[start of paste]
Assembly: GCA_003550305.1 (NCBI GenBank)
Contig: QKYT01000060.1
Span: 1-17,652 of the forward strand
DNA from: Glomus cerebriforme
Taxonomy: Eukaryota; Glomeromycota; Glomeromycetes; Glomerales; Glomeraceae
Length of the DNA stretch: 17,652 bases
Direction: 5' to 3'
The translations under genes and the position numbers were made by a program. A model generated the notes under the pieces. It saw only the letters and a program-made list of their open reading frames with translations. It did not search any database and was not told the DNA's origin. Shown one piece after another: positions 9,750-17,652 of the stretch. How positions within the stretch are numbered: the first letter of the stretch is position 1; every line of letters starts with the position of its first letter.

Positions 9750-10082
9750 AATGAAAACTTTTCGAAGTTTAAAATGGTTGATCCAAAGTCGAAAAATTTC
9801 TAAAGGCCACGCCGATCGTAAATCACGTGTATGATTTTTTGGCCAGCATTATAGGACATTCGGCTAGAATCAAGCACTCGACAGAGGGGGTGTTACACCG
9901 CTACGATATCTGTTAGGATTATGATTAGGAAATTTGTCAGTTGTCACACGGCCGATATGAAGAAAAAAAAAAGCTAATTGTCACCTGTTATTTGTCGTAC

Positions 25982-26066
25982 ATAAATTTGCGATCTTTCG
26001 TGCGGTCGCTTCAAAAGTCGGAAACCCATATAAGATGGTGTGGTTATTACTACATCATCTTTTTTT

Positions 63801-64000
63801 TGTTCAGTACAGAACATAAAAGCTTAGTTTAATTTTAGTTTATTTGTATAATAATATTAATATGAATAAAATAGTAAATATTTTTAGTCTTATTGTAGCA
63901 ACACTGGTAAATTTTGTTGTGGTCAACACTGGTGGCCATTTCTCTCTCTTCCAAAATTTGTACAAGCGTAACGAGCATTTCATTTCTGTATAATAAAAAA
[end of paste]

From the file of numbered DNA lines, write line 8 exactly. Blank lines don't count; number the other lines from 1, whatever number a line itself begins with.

The translations under genes and the position numbers were made by a program. A model generated the notes under the pieces. It saw only the letters and a program-made list of their open reading frames with translations. It did not search any database and was not told the DNA's origin. Shown one piece after another: positions 9,750-17,652 of the stretch. How positions within the stretch are numbered: the first letter of the stretch is position 1; every line of letters starts with the position of its first letter.